TRADE AWAY: The Innings-Capped Starter

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Bob Levey/Getty Images

This archetype has two different avenues: The first is a pitcher who is transitioning from reliever to starter a la Alexi Ogando; the second is one recovering from recent major arm surgery, like Brett Anderson.

Both the Rangers' right-hander and the A's southpaw had very strong showings in their first turns through the rotation, and they're also quality pitchers capable of being great for stretches. So why even consider trading them?

It's about getting ahead of the limited-innings game. Ogando threw just 66 frames as a reliever in 2012, while Anderson was just shy of that (about 60 between the majors and minors) while working his way back from Tommy John surgery.

The likelihood that either of these arms will be given much more than 150 innings—let alone last that many—in 2013 is very low, so enjoy them early on, but look to dangle them before all the shutdown talk starts up. By then, it's already too late.

TRADE AWAY: The Overhyped Rookie

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Elsa/Getty Images

Every owner wants to get his hands on the next big thing.

Following a season that saw some historic rookie campaigns from once-in-a-generation types Mike Trout and Bryce Harper, it may be easier than ever to fall into the trap of expecting more of the same from 2013's rookie class.

While a handful (or more) of first-year players will surely prove to be worth starting on your fantasy roster, it's also difficult to determine who they will be ahead of time. In a sense, because every rookie is an unknown, they all have that certain just-imagine-what-he's-capable-of magic about them. That often makes them all too hard to pass up for other owners.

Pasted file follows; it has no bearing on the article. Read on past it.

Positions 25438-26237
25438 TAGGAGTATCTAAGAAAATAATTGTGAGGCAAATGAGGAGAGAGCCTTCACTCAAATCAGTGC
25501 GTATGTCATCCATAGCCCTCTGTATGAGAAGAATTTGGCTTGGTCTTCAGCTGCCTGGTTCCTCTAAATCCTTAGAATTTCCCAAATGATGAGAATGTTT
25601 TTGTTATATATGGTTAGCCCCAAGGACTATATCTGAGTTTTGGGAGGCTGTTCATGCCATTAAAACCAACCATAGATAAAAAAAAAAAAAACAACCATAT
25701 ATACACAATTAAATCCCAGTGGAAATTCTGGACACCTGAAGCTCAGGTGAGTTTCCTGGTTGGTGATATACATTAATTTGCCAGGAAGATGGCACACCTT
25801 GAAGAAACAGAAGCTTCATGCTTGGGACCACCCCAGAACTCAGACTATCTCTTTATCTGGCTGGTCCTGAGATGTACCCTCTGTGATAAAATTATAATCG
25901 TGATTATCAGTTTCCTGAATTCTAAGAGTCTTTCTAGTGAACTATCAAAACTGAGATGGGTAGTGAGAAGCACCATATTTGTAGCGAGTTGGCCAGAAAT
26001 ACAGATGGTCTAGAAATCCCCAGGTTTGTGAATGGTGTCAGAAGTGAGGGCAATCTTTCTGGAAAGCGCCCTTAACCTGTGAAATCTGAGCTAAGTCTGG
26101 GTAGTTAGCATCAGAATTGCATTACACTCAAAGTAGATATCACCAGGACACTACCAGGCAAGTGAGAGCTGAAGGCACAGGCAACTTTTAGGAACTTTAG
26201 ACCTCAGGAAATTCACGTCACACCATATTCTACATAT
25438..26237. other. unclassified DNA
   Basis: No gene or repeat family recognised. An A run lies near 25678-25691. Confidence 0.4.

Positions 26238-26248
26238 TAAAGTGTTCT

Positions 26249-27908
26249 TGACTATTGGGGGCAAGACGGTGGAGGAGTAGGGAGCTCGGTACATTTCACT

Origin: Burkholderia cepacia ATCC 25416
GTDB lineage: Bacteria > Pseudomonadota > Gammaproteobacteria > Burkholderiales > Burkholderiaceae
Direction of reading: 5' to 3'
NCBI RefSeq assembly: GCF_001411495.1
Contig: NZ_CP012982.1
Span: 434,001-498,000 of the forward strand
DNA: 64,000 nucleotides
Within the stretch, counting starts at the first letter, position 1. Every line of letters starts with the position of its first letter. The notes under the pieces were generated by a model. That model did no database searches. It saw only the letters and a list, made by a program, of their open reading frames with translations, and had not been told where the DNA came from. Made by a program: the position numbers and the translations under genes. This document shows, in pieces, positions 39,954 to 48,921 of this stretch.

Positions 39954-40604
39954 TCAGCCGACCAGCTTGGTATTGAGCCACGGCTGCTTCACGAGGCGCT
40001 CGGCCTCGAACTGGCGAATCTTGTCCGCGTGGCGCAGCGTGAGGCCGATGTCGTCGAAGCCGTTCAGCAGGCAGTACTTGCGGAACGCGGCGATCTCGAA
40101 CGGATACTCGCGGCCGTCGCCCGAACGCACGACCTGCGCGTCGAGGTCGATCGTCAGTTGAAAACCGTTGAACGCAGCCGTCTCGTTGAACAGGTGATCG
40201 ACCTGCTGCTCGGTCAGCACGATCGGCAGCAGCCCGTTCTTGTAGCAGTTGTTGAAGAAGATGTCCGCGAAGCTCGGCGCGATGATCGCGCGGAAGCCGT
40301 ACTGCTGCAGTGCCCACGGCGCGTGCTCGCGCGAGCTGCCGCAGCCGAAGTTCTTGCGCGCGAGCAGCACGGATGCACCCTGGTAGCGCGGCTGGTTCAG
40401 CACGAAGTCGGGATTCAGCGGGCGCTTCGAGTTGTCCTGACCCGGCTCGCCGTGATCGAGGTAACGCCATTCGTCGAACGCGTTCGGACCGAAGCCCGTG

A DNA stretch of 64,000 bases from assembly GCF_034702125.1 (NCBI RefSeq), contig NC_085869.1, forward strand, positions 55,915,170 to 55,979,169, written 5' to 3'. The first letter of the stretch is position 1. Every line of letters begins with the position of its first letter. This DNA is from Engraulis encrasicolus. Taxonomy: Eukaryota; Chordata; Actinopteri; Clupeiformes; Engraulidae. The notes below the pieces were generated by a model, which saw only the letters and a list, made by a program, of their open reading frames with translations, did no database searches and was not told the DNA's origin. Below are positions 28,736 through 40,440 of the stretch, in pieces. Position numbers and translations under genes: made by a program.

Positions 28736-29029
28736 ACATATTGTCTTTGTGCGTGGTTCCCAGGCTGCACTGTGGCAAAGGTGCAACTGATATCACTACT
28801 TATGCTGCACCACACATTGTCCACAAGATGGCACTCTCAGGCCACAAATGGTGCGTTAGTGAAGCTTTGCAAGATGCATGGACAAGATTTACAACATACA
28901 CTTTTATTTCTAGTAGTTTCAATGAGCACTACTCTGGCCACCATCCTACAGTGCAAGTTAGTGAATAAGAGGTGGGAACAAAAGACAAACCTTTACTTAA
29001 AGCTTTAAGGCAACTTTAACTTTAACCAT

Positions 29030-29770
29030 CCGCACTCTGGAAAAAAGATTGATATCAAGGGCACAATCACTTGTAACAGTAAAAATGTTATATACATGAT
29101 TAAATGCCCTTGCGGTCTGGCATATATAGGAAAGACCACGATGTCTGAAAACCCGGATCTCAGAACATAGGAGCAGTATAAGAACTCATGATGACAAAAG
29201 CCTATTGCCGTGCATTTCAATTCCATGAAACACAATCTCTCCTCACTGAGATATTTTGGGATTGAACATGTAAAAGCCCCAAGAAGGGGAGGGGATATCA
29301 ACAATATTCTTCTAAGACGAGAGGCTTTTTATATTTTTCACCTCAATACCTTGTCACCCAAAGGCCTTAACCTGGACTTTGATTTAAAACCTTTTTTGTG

If you drafted or picked up, say, the Red Sox' Jackie Bradley, the Twins' Aaron Hicks or even the Marlins' Jose Fernandez, now's as good a time as any to consider cashing in on those blue chips. Could you regret it? Sure. But you're more likely to land a proven player capable of consistent and solid production.

TRADE FOR: The Nearly-Healthy Veteran

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Jeff Zelevansky/Getty Images

On draft day, owners tend to stay far, far away from injured players, treating them like vile, roster-spot killing creatures of the night.

Once the light switch of the season gets flicked on, though, rehabbing veterans on their way back suddenly morph into appealing, wish-I-had-him-now commodities.

The key here is to target players who A) should be able to return to their previous productive selves and B) are expected to come back soon.

You might be tempted to reach out to Brandon Beachy's owner and offer a warm body for the Braves' right-hander who's recovering from elbow ligament replacement surgery, but there's plenty of risk in taking on a player who who is coming off a major procedure and who won't even be able to help you for a few months.

Instead, give a shout to the owner with David Ortiz or Brian McCann idling in his DL spot. While it can be tricky to steal a quality hitter who's only a few weeks away, especially if the owner is counting on said player, it's also possible the owner either has grown tired of waiting or simply needs to fill out the active roster with someone who can help right now.

Like maybe one of those players mentioned on the first slide.

 

Got any more players to trade away or trade for? Let me know in the comments or on Twitter @JayCat11.